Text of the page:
OK, so, even if you don't know everybody who knows you, your existence is defined, at least to some small extent by the way that they perceive you. Therefore, in some small way, you live on while they do...
What this doesn't explain is why it hurts so much when a loved one dies. In fact, it rather suggests that it would hurt less because the person lives on in our hearts and memories. Actually, that is true for me. There is a great deal that Jane has given me that I hold dearly inside me and do not have to let go.
The rub is that, as well as the other person living in us, we live just a little in them. When a loved one dies, then they take with them some of us. We experience a small death of ourselves.
- Dan's Blog: Why It Hurts When A Loved One Dies
In an age frequently described with words like connections, relationships, associations and networks it seems that we are blinded to and becoming increasingly ignorant of the most basic and human context of these words. It is both disappointing and somewhat discouraging to see so many theories and approaches to "learning" completely void of any real human experience. However, natural selection will take care of these approaches as it has many others. Dan's comments bring us back to this precious center of relationships and connections in learning. His sense of connectedness is not merely knowledge, it is the full force of experience itself.
Only an individual with a keen artistic sensibility can fully embrace the idea that, "we don't live solely inside our bodies, we live outside them, too." This is not merely because memories of person are retained after death, nor is it some kind of new age gibberish. What Dan is saying here is an important insight. The spirit of one single person can influence and change the lives of those it touches. This touch of another life is one that lives in our minds, hearts and souls - it changes our own individual experience of living. While we may retain photographs and items related to another person's life, it is only the power in these material reminders to evoke the life force of another person that matters.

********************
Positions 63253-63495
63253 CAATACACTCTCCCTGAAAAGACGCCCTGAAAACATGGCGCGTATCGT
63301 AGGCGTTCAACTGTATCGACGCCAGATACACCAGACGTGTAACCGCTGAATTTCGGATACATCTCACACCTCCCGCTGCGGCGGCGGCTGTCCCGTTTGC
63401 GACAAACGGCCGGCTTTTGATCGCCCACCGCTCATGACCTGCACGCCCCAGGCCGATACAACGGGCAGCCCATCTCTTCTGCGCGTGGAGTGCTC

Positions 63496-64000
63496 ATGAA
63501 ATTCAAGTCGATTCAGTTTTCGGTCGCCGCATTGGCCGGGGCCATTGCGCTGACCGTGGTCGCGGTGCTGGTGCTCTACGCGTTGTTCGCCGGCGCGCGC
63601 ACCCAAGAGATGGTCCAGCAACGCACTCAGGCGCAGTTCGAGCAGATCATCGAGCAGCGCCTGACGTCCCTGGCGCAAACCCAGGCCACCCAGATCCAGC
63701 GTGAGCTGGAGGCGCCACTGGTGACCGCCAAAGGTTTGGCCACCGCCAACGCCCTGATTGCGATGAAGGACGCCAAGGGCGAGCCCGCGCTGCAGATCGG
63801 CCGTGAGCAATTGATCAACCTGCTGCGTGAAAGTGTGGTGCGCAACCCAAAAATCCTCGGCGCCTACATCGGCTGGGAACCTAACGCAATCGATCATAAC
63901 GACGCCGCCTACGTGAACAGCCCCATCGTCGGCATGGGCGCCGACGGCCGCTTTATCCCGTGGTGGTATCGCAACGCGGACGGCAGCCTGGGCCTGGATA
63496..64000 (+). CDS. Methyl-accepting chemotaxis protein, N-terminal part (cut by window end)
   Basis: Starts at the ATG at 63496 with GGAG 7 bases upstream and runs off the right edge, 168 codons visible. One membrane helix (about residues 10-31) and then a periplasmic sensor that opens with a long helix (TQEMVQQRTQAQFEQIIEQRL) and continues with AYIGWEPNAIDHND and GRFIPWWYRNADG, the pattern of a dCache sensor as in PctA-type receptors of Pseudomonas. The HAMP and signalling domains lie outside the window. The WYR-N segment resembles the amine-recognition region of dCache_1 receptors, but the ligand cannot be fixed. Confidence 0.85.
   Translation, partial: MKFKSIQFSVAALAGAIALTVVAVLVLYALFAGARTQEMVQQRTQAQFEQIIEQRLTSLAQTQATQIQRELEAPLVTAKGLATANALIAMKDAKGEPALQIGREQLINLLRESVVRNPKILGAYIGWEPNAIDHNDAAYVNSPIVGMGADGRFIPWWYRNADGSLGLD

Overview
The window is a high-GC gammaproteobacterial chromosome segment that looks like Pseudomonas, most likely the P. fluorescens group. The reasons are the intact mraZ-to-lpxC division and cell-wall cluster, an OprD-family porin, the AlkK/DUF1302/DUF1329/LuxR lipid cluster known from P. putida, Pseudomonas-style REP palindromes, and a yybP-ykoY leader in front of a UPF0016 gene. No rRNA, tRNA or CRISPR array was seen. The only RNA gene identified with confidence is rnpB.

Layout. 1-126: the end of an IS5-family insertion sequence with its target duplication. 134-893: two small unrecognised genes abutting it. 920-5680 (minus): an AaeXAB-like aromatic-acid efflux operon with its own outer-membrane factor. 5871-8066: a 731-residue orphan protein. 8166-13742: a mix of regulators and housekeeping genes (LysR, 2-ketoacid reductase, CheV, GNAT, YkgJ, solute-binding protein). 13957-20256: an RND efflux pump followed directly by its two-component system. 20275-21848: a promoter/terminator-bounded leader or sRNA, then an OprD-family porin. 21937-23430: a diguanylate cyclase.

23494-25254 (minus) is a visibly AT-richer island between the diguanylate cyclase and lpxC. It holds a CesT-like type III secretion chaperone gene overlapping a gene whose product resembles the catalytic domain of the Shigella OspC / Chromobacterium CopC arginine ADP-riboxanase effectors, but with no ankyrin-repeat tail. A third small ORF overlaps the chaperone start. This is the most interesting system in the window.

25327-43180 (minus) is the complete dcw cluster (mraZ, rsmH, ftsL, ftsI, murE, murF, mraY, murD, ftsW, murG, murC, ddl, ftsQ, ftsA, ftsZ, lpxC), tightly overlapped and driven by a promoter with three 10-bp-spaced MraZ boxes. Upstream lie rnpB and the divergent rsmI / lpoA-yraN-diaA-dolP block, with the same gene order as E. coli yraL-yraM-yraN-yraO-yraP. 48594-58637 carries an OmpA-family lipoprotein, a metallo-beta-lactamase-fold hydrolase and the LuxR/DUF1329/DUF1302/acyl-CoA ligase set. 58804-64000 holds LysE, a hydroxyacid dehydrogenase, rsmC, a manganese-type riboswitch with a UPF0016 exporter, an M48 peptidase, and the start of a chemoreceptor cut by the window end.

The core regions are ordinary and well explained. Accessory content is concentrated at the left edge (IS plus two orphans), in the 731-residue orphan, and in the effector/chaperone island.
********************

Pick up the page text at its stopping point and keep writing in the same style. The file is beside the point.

This spiritual extension of life after death, in my opinion, is one the most important sources of inspiration for Jill Fallon's Legacy Matters. The idea of legacy is tied intimately to the power of how a life "lives on" after death. In With Death Before My Eyes Jill captures a wonderful quotation that echoes the sensibilities of Dan's Blog:
Having death before our eyes never allows us to take life for granted. And so you could say that the essence of monastic life, of spiritual life in general, is gratefulness.
- Brother David Steindl-Rast in With Death Before My Eyes
Through loss and suffering we learn humility and gratitude. The people that are closest to us in our lives influence the things we say, the things we do and how we feel. This influence does not cease after we lose a person to death. A legacy means that the intense pain of losing someone will "hurt less because the person lives on in our hearts and memories." And this energy in our hearts and memories lives on until our own end.
Time - Where Did You Go?Chantal Kreviazuk reminds that our time here is limited:
I should’ve know better
I shouldn’t have wasted those days
And afternoons and mornings
I threw them all away
Now this is my time
I’m going to make this moment mine.
(I shouldn’t have wasted those days)
I’ll take what you give me.
Please know that I’m learning
I’ve looked in the mirror
My world’s getting clearer
So wait for me this time
- Kreviazuk, Chantal. What If It All Means Something (CD) | Time: on What If It All Means Something (MP3)
Perhaps facing our own mortality and experiencing the death of a loved one as Kreviazuk suggests is a way to look in the mirror. A means to become clearer in our lives by accepting the time we have perhaps wasted so that we can make more of whatever is left. That wasting time is learning in one sense, and from that wasting we discover, often painfully, new possibilities for living. When we do this we "make this moment mine."
Chantal Kreviazuk has a hauntingly beautiful voice, however, she goes beyond that to reach inside and explore what it means to be human. This is an artist, not merely a musician with a good voice. The meaning of the lyrics is reflected not only in the words, but also in the subtly changing colours of her voice.
In Dan Blogs I see a similar subtle colouring of experience expressed both clearly and with the depth of an artist. He is not asking, "Time - where did you go?" but stating, "Time - this moment is mine." And in doing so he sensitively shares learning the things he value the most in motion.